The Warner Bros. show is getting upgrades in 23 markets and a big push from its NBC outlets in the top three.
Going into its fourth season, Warner Bros.’ Ellen has always been a talk show that the media loved, but it has yet to generate the big national ratings that would classify it a bona fide hit.
That may be about to change with TV stations in 23 markets—including New York, Baltimore and Charlotte, N.C.—upgrading the show to afternoon and primetime slots this fall. The upgrades should boost the show’s household numbers as well as the already strong demographic ratings.
What’s more, NBC, which partners with Warner Bros. on the show, just renewed it for three more years. And NBC’s top stations—in New York, Los Angeles and Chicago—are giving the show a huge promotional push.
In New York and Los Angeles, the NBC stations are running Ellen back-to-back with NBC Universal’s latest daytime offering, The Megan Mullally Show. In a rare show of cooperation, NBC and Warner Bros. teamed up to create promos for the block that features both stars.
In New York City, WNBC is using Ellen to replace CBS Paramount’s Judge Judy, which is moving to rival WCBS.
“We did not want to renew Judge Judy,” says Frank Comerford, president and general manager of WNBC. “We are transitioning away from the court business. Ellen is a show that’s been successful for us and will help us change our audience profile in the afternoon. We’re going to have a little fun there.”
The Ellen for Judy switch is a bit risky. It removes the show from its comfortable morning surroundings and puts it head-to-head against King World’s Oprah. Ellen is the top performer at 10 a.m, averaging a 2.9 rating/11 share among households in the May sweep, and it’s also WNBC’s best performer between 9 a.m. and 4 p.m., when Judy comes on. (All ratings are according to SQAD’s SNAP analytics, which use Nielsen’s NSI area local market ratings.)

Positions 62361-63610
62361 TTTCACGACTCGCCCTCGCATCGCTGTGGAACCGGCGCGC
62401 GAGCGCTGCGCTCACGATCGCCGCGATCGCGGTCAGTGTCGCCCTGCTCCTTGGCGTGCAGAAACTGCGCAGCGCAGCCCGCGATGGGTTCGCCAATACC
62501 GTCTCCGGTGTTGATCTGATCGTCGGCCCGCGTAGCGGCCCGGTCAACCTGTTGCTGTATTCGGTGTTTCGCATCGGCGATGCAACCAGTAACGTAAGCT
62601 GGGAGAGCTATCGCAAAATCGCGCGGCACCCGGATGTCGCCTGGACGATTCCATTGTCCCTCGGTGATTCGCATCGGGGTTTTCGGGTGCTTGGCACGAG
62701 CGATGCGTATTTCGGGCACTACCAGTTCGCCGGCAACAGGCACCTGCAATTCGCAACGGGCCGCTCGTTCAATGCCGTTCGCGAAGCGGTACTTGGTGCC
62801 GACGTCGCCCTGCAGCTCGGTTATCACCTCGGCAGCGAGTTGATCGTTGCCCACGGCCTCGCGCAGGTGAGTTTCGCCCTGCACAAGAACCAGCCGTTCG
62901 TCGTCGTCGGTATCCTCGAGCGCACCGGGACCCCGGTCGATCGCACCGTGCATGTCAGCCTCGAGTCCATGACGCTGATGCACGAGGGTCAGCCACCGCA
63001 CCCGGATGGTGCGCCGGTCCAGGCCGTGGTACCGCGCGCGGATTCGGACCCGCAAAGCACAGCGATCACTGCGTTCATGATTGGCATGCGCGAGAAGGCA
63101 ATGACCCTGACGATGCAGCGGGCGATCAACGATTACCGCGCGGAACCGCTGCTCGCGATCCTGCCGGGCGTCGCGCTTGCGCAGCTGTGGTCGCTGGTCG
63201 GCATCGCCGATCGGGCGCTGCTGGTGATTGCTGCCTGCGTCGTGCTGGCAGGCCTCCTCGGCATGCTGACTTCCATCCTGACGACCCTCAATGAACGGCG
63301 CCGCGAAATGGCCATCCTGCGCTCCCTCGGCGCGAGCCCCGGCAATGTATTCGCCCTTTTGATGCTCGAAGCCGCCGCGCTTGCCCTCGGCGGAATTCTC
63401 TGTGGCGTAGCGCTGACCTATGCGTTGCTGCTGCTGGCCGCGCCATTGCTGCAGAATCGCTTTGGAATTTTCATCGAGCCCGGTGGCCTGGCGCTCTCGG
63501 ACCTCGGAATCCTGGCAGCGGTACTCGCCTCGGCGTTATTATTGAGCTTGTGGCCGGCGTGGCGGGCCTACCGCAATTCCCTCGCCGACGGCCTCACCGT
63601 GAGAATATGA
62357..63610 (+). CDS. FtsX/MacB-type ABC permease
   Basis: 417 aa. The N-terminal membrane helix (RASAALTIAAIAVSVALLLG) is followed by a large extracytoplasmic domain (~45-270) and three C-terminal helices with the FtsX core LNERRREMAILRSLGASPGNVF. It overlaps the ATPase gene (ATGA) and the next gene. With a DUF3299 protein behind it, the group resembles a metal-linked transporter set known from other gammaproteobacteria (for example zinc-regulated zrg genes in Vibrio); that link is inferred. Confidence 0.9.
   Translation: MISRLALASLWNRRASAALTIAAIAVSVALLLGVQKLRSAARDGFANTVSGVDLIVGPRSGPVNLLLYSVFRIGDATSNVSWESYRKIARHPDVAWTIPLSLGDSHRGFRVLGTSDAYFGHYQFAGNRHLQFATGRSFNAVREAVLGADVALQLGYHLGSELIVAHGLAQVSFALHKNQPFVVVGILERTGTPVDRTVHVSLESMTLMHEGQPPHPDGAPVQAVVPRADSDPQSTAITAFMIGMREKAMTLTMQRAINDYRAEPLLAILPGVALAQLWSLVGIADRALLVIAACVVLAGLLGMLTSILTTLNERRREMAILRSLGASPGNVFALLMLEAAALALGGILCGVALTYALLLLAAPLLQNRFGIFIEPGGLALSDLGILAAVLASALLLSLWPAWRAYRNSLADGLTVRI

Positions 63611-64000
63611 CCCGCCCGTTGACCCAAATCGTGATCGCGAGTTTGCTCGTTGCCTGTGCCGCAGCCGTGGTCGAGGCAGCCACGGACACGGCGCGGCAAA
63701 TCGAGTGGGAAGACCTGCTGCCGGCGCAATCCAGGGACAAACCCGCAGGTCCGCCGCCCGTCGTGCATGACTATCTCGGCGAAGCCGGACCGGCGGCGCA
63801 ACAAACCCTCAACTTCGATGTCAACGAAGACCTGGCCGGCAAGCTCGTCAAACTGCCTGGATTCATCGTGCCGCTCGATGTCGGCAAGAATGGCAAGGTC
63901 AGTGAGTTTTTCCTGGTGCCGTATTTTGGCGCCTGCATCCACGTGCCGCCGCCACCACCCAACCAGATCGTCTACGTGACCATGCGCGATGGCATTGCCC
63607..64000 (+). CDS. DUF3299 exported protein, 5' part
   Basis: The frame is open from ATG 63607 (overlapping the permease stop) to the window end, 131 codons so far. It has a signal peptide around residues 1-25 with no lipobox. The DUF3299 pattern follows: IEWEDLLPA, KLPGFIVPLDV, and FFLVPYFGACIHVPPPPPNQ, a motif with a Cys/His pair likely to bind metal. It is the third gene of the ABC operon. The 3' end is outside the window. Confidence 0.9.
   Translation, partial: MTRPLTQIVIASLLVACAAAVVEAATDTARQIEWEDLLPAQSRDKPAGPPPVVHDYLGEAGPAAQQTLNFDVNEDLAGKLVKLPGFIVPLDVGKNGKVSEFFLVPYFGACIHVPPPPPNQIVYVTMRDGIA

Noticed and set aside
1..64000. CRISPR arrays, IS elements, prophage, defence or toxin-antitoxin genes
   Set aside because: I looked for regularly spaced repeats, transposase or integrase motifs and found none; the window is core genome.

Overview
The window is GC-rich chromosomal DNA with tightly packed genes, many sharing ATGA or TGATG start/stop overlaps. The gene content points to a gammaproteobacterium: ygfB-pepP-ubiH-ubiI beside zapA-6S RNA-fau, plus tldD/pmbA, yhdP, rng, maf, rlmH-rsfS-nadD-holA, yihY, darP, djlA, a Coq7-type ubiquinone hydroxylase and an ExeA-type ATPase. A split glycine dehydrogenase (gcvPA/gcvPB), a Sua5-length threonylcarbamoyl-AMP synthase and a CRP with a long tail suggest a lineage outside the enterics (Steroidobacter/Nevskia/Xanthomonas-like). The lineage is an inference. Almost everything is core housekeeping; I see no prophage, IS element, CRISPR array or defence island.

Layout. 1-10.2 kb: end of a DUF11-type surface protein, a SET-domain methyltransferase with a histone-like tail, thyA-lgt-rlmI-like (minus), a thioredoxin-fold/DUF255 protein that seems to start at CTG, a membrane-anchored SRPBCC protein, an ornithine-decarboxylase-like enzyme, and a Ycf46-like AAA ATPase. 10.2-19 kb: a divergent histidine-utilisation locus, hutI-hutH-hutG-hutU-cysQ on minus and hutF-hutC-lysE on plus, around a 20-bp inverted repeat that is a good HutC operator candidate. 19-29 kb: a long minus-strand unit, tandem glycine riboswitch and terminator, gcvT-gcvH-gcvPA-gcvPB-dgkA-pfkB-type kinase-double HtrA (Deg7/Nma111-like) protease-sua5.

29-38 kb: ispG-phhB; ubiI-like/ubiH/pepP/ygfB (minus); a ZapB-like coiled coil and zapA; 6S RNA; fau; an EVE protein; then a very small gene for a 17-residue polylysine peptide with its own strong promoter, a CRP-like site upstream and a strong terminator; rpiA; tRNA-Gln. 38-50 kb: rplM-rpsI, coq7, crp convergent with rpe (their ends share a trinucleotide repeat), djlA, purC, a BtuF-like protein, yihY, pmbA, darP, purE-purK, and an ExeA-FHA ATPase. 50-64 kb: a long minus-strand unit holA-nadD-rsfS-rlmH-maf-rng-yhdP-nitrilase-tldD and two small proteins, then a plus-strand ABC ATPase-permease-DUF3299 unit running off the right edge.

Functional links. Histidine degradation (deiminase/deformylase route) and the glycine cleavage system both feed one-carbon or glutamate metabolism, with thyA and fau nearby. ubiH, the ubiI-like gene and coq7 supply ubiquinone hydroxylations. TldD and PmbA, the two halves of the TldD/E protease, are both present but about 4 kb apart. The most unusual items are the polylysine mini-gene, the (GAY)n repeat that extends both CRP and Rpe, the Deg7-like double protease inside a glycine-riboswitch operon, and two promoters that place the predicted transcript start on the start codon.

Oprah is a monster in New York, averaging a 7.4/19 in May. That’s more than double the household ratings of any other show at 4 p.m., including runnerup Judy.
“Oprah’s Oprah, but 80% of the market is not watching her,” says Comerford. “There’re a lot of ratings points available on cable or other TV stations. Ellen’s a good show so it will draw good numbers no matter where we put it.”
Comerford likes Ellen’s demos, which win its 10 a.m. hour among women 18-49 and women 18-25, and takes second to NBC Universal’s Maury among women 18-34. Comerford expects the show to perform similarly at 4 p.m.
In Charlotte, N.C., Bahakel’s WCCB Fox affiliate is moving Ellen from 3 p.m. to 5 p.m., where it will replace Twentieth’s Bernie Mac. In its current slot, Ellen is third in households, losing to CBS’s Guiding Light and ABC’s General Hospital and tying with Warner Bros.’ People’s Court. But the show is No. 1 across all key female demographics.
WCCB General Manager John Hutchison thinks he has an advantage in Ellen because WCCB will be the only station not programming news, aging sitcoms or court shows at 5 p.m., a time period that’s been challenging for TV stations ever since Sony’s Ricki Lake went off the air two years ago.
“In this market, on an average day, about 62 share points are watching something other than the local newscast,” says Jeff Arrowood, the station’s program director and promotion manager. “A lot of people are looking at alternatives. We’ve always wanted to get back into the first-run programming business at 5 p.m., because we’ve always succeeded there with first-run.”
“We like shows like Ellen and [Warner Bros.’] Tyra because their style and production values help brand the station. Those shows are closer than court shows to what we are trying to say Fox Charlotte is,” Hutchison says.
In fact, the station is programming an entire youth talk block in the afternoon, starting with Sony’s Greg Behrendt at 2 p.m., Tyra at 3 p.m., Maury at 4 p.m. and Ellen at 5 p.m. The station will lead into Fox’s primetime with off-net sitcoms.
Finally, Hearst-Argyle’s WBAL Baltimore, an NBC affiliate, is moving Ellen from 11 a.m. to 3 p.m., leading into Oprah instead of competing with it.
“We thought the demographics, content and format of the show were consistent with Oprah,” says Wanda Draper, the station’s director of programming.
WBAL let King World’s Dr. Phil go to CBS’s WJZ last year, creating the opportunity for Ellen.
In Baltimore, Ellen is second to CBS’s The Price is Right at 11 a.m, but the show again wins across all key female demographics. When she moves to 3 p.m., she will face Guiding Light, General Hospital and Judge Joe. All three are stiff competition among households, but none is as appealing as Ellen to the young women advertisers that most want to reach.
“It’s one of the true quality shows,” says WCCB’s Hutchison. “In terms of cost per point, it’s one of only three daytime shows that buyers consider qualitative and for which they will pay a premium.”